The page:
Rising demand for high-quality product includes a focus on processing and preparation techniques to optimise flavour, shelf life and handling
By Andrew Cooke
Given that fish spend their entire lives in water, it may come as a surprise that they can be badly affected by the same substance – particularly the chlorinated variety – when they are being prepared for dining tables.
Most Australian fish are processed using fresh water at some point, and there is an inherent cost in that.
"Fundamentally, fresh water is the antichrist to fish quality during processing,” says seafood marketing consultant and industry adviser John Susman. “It removes the oils that produce much of the flavour, it affects the texture and it shortens the shelf life of the fish.
In the industrial process, wet processing is easier, quicker and more efficient. But chefs these days are looking for a higher quality product, so there is a renaissance in commitment to dry processing. It is more time consuming, but it results in a better quality eating product.
Dry filleting is effectively the butchery of fish without the presence of water. It’s obviously a fairly messy process – there’s scales, guts and gills – so it requires a bigger commitment to the process.
While some processing factories use salt water to help minimise the problem, this is not always possible. “In any processing plant you will generally see fish and fillets floating in fresh water"; John Susman says. “That means there is water uptake by the fish and there are temperature changes. And seafood is so fragile that this can really shorten the shelf life.”
Tony Wearne, a buyer at Sydney wholesaler Nicholas Seafood Traders, says about 80 per cent of his company’s product is wet filleted – primarily because it is easier and quicker. “But we also have a sashimi bar and our own restaurants, and all of the fish for those is dry filleted,” he says.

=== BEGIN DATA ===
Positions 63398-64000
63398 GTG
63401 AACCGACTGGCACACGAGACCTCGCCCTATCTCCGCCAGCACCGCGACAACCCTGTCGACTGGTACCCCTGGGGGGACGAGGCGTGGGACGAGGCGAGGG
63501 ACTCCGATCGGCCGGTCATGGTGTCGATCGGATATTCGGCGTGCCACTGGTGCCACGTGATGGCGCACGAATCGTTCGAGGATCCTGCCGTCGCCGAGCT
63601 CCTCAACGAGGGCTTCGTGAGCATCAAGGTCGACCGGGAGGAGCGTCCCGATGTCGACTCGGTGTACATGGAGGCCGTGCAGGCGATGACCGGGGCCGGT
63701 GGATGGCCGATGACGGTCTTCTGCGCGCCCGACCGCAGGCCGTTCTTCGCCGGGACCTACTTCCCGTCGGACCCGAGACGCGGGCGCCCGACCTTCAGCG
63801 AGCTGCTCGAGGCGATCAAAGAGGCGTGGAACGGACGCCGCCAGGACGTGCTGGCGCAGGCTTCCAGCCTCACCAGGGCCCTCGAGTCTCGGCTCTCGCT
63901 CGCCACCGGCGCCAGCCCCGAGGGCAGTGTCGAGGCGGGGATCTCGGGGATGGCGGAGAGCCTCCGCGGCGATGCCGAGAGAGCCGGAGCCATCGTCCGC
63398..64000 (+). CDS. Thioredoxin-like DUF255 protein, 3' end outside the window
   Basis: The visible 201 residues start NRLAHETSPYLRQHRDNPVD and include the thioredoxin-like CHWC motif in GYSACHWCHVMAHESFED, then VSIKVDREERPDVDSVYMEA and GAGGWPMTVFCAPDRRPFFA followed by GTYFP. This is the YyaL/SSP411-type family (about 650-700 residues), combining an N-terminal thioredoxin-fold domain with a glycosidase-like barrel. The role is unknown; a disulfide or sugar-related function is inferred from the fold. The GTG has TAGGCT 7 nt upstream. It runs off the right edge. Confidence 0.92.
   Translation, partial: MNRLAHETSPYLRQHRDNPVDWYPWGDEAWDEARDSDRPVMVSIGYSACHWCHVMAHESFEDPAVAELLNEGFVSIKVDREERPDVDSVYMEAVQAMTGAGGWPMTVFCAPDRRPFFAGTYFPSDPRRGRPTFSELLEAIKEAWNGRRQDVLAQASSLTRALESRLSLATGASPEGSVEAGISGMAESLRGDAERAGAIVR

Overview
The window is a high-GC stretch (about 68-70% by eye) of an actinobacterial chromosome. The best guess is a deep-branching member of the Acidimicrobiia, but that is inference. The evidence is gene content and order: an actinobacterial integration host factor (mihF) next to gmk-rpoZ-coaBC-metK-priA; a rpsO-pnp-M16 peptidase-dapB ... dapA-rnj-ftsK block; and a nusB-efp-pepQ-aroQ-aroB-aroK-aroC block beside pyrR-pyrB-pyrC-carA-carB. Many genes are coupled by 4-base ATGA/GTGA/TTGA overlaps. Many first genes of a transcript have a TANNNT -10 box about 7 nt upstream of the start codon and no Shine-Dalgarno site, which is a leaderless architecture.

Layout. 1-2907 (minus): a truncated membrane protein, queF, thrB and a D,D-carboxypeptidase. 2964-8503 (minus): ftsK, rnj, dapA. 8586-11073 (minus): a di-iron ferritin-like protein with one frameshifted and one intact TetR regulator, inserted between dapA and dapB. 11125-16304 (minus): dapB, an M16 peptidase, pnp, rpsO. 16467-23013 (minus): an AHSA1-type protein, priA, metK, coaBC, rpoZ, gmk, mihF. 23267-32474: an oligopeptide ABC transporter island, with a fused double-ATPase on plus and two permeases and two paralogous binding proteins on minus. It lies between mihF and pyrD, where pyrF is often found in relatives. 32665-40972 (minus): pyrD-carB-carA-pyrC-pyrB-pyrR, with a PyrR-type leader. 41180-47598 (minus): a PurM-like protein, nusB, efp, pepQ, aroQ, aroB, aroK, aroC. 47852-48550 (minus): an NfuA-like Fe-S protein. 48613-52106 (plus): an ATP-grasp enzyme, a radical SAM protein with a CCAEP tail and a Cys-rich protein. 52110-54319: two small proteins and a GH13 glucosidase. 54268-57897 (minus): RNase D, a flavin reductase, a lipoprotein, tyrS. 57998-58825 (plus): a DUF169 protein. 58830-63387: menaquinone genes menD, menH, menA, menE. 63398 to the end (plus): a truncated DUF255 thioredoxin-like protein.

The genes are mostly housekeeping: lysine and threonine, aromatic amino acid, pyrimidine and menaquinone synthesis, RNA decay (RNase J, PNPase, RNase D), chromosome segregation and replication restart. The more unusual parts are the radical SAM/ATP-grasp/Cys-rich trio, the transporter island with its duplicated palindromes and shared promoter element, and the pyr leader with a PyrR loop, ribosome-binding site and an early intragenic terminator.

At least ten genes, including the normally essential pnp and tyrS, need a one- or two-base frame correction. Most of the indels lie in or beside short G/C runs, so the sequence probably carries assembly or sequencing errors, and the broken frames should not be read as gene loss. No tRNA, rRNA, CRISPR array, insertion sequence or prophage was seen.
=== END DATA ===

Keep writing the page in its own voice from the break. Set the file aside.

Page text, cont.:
“It really depends where the product is going. There are people who are processing bulk amounts of fish who do all wet filleting; then there are niche wholesalers who supply top-end restaurants and they only do dry filleting.
“The dry process takes a lot longer because you have to wipe the fish down with paper towels and you have to clean surfaces and equipment without water. This means that there will be a cost difference between the two processes, simply because of the time that dry processing takes. It can take up to twice as long in some instances.”
The executive chef at leading Sydney seafood restaurant The Boathouse on Blackwattle Bay, Colin Barker, says longer shelf life is one of the main reasons that all fish are dry filleted in-house. “We keep chlorinated tap water well away from our fish, and it can last seven to nine days in our static fridge, which hovers around 0.5°C, with no deterioration in skin or flesh quality. Wet processing severely reduces that.
“Also, dry-filleted fish behaves better in the pan. If you are cooking skin-on Barramundi, for example, and you have eliminated water from the start of the process, it is easier to handle and you end up with a crisper, drier final product.”
Colin Barker says most suppliers provide dry-filleted fish on request. “But we have hinged our reputation on dry-filleted fish and we take it very seriously, so we do it all ourselves. Recently, more people in the restaurant industry have started receiving or preparing dry-filleted fish and it was a real ‘wow’ moment for them. Customers are becoming much more aware of it too.”
Colin Barker says the degree of quality deterioration after contact with fresh or chlorinated water varies between species.“Fish with higher oil content – the salmonids, for example – react more to water than others. As soon as they come into contact with chlorine it dramatically shortens the shelf life.
Photos: Boathouse on Blackwattle Bay executive chef Colin Barker prepares fish using dry-filleting techniques in the kitchen at his Sydney seafood restaurant. All fish at the Boathouse are dry-filleted, Colin says, because they then have a much longer shelf life and respond better to cooking processes. (courtesy Colin Barker)